John R. Gallagher argues that students because are gearing their projects toward their teachers, that teachers need to be showing their students how to address other audiences. Gallagher gives us an example of this through how he taught his own class with blogs. In what ways did his teaching methods work to teach the students how to circulate their own texts? How does working toward such circulation restrict the student’s creativity and writing for their blog?
Before reading “Writing for Algorithmic Audiences” I thought algorithms were what Jordyn thought, a big jumbled mess of numbers and letters like what we see in the movies. Or specifically what I’ve seen my brother write up, his fingers flying along the keys, as he codes. I had no idea that algorithms had anything to do with audience or circulation of text.
Gallagher’s argument mostly centers around the idea that in algorithms play a role in audience and how teachers should consider that when teaching students how to write for internet platforms. He defines algorithm as, “…a set of instructions for performing a task or solving a problem.” Of course audience is something that is highly taken into consideration when writing for internet platforms. Gallagher uses the example of Facebook and how audience and algorithms play in that because of the format and overall mechanics of the social media website. This is shown mostly through the website’s news feed which algorithm sets the most popular articles first. I found this really interesting because I don’t know much about Facebook I’ve never had social media. It’s also a very small thing that it’s interesting that he drew attention to it, but at the same time the algorithm, by putting the most popular article first is drawing a certain type of audience.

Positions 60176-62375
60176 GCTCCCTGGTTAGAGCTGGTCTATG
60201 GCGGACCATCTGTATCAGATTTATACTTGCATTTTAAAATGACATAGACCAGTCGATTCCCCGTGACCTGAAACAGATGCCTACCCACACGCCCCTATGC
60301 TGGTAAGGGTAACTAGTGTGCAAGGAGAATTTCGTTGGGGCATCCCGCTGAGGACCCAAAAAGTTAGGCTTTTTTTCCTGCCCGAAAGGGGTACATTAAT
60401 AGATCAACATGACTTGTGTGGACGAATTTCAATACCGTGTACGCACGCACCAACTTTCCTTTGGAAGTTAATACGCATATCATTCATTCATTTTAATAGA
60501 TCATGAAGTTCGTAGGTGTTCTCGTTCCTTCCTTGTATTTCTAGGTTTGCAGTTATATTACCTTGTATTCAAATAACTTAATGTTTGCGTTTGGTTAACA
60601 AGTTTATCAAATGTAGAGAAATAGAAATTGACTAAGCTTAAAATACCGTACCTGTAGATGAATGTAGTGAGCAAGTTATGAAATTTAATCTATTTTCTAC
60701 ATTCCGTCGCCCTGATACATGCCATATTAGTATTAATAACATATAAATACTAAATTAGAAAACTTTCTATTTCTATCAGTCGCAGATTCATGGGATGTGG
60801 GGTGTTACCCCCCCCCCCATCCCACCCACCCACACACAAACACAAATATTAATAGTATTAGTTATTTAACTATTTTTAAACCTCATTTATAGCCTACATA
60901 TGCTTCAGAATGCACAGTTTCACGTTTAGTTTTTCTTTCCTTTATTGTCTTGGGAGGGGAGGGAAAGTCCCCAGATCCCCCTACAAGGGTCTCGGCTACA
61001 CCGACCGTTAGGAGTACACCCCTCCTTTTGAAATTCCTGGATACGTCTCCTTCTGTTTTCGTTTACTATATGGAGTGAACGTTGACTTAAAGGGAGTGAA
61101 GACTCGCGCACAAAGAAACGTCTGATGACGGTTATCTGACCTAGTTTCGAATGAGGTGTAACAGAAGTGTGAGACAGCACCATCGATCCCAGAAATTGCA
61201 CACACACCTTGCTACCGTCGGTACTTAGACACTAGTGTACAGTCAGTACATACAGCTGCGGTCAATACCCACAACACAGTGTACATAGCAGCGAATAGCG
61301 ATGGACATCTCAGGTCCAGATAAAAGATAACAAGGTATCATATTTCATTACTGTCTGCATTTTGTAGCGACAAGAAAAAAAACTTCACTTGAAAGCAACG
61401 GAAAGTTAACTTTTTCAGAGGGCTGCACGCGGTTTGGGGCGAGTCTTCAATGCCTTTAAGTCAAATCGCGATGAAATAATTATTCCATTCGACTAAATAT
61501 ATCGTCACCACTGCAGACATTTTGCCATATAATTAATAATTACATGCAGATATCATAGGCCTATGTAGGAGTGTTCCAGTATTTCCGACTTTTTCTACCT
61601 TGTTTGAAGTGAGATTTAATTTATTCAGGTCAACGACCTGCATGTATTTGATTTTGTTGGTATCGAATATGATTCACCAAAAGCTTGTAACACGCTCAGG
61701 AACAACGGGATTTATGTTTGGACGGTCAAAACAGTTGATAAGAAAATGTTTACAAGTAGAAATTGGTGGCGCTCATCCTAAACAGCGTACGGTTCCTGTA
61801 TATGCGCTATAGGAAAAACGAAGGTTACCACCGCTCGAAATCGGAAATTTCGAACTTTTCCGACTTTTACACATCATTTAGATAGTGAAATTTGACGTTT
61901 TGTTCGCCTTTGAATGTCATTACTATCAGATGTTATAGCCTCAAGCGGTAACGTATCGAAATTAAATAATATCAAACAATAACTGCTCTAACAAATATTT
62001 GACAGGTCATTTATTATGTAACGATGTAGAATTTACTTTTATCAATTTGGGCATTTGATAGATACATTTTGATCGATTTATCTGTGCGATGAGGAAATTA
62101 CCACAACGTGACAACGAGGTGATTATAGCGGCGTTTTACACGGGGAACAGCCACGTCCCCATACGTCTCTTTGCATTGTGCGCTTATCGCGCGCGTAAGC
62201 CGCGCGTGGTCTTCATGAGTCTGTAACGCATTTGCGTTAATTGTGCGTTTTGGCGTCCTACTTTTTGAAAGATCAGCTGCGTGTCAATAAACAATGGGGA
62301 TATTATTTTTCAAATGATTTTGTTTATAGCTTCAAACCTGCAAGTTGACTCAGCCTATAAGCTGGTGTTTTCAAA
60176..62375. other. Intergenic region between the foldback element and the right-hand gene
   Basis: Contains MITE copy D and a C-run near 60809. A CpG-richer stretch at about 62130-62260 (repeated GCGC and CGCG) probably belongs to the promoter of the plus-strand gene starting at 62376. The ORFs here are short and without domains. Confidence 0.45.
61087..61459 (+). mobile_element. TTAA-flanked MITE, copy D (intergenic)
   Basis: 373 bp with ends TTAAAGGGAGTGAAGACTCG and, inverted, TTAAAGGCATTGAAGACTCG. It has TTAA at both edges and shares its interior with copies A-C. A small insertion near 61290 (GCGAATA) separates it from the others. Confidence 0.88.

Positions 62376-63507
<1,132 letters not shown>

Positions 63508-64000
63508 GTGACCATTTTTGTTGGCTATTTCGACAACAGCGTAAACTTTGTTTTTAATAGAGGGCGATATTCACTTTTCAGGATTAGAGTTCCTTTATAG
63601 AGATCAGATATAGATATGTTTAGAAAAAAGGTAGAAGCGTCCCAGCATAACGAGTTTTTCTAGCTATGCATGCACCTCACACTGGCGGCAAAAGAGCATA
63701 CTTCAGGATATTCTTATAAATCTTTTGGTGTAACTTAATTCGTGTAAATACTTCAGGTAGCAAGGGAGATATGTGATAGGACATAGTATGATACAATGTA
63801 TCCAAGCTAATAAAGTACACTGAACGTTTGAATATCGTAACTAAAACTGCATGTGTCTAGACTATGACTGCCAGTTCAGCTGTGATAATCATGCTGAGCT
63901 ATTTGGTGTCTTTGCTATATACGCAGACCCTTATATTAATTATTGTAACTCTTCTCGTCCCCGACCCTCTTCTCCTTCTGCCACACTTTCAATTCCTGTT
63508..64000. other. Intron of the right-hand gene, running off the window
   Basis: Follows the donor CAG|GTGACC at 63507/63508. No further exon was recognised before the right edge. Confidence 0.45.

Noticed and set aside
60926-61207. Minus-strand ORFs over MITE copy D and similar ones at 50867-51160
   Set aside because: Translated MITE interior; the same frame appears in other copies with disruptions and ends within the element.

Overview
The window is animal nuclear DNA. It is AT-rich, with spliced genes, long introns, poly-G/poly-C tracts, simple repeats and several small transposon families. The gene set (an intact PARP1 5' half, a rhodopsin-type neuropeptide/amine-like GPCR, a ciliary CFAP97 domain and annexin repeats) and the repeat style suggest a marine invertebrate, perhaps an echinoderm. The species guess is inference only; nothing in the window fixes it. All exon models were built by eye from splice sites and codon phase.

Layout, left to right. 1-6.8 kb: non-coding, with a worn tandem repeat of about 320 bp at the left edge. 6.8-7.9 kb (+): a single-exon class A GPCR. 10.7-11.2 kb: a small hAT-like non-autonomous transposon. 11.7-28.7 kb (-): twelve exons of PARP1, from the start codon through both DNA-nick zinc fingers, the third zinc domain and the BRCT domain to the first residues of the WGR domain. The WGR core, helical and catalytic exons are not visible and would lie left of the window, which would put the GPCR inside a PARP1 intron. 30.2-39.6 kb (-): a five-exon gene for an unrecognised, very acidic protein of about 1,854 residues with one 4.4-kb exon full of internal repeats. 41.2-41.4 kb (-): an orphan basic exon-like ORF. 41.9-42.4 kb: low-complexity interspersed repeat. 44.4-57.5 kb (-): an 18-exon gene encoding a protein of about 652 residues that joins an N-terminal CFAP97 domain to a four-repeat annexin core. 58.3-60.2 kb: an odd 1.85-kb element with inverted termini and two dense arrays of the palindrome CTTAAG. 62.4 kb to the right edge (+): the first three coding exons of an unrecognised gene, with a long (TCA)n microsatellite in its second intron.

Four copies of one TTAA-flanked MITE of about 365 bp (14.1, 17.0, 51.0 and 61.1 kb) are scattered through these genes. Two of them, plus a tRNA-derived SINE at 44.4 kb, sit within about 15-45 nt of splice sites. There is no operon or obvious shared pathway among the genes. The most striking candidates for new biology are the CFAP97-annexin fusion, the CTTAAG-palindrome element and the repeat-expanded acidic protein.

Using Facebook as an example still, Gallagher gives an example saying that because the news feed posts are based on what is most popular then, “The student might also comment on an older photograph with many “likes” in order to push that post back into the newsfeed of their friends. By attending to content in this way, the student demonstrates an awareness of Facebook’s algorithm as part of their perceived audience.” Gallagher brings up an interesting point here. If we understand the functionality of the algorithms of these digital platforms, then we can help draw a certain audience to what we write.
Word Count: 399
“Writing for Algorithmic Audiences.” Computers and Composition, JAI, 17 July 2017,